Kirby,
    Thank you for your kindness, your long, thought out, decision to post an insulting comment about someone you know nothing of was a shining example of the kind of thought process that is needed in the world. If only more people could take from your example and come online, posting insults to sully the image of those they do not know, the world would be amazing. The kind of place I would like top raise my son. You know, I think it is catching on. The other comments here seem to be following your lead!

    I somehow doubt that any of you will ever come back and respond to me calling you out on your buffoonery. If you ever do, please, just stop and realize that I am a real person with real feelings. I made my own choices while following a path of my own choosing. There is no benefit that befalls you coming on here and insulting me, it is nothing more than bullying. As I already stated, I am a loving father, devoted husband and if you do not like that then, please, go fuck yourselves.

    • The Tao

      “It now seems that you do not think too highly of me” — quite the contrary. Your next beer is on me.

    • kirby

      Hi [name withheld]. Thanks for your reply. Here are a couple of my quick thoughts on why I think your decision is a little short sighted.

      Based on my understanding of this situation you are currently 24. How old is your wife? I ask because in order for you to obtain a license to have a baby in China, the man needs to be 25 and the woman needs to be 23. There are exemptions to this, for instance if you are a foreign national, but if you gave up your citizenship in another country, I am afraid you might now be in a weird no man’s land where you have an undocumented child in China. The article quotes you as saying one of your goals for your son is that you want him to attend one of the best schools in China. Without proper documentation that will be extremely difficult. You son is currently, not school age but I think that this could be an issue for you down the road…i.e. short sighted because you didn’t necessarily know the downstream consequences of your actions today.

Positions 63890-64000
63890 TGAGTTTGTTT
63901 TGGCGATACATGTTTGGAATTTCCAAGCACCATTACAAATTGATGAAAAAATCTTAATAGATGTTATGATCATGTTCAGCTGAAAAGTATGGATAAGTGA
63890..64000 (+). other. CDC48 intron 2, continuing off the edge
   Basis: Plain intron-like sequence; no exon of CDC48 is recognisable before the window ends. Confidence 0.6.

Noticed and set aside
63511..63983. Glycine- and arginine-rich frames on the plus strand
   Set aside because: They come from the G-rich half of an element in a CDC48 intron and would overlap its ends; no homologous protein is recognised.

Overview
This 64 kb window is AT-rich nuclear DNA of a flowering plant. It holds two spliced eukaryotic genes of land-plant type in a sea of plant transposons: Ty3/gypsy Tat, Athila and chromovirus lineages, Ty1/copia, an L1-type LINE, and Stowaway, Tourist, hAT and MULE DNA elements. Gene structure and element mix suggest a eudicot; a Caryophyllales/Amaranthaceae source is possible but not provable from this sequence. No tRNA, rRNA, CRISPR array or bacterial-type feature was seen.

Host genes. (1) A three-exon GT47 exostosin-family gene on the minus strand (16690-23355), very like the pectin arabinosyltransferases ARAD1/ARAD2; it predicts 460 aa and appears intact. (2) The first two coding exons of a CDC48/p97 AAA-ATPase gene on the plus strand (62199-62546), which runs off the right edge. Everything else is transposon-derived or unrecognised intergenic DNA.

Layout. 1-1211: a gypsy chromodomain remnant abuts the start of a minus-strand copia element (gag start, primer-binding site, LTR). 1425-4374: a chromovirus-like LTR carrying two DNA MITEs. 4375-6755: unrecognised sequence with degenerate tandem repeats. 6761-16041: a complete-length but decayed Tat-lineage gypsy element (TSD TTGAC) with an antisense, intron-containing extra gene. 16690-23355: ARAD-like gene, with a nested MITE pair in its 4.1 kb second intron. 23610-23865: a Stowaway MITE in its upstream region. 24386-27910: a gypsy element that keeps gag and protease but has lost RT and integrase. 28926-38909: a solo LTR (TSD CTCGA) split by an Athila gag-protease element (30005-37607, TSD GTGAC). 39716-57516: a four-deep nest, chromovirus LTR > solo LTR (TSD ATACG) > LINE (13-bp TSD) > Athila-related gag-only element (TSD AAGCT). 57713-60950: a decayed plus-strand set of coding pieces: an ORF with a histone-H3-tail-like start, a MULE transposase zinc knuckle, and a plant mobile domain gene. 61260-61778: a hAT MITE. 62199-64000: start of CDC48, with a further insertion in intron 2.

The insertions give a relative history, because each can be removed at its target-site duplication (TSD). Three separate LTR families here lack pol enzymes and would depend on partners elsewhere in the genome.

In addition, who knows where things will be in 10 or 15 years, giving up your citizenship before you are in a position to have a ready alternative path of citizenship is short-sighted. Chinese regulations are often applied arbitrarily, therefore, I am concerned about your being able to acquire Chinese citizenship….if for no other reason than the Chinese government decides not to give it to you.

      Overall, I wish you the best and I hope you are able to achieve your goals. I am concerned whether or not you have thought through all of the possible consequences of your actions, and to me that is why your thought process comes across as shortsighted.

  9. Bill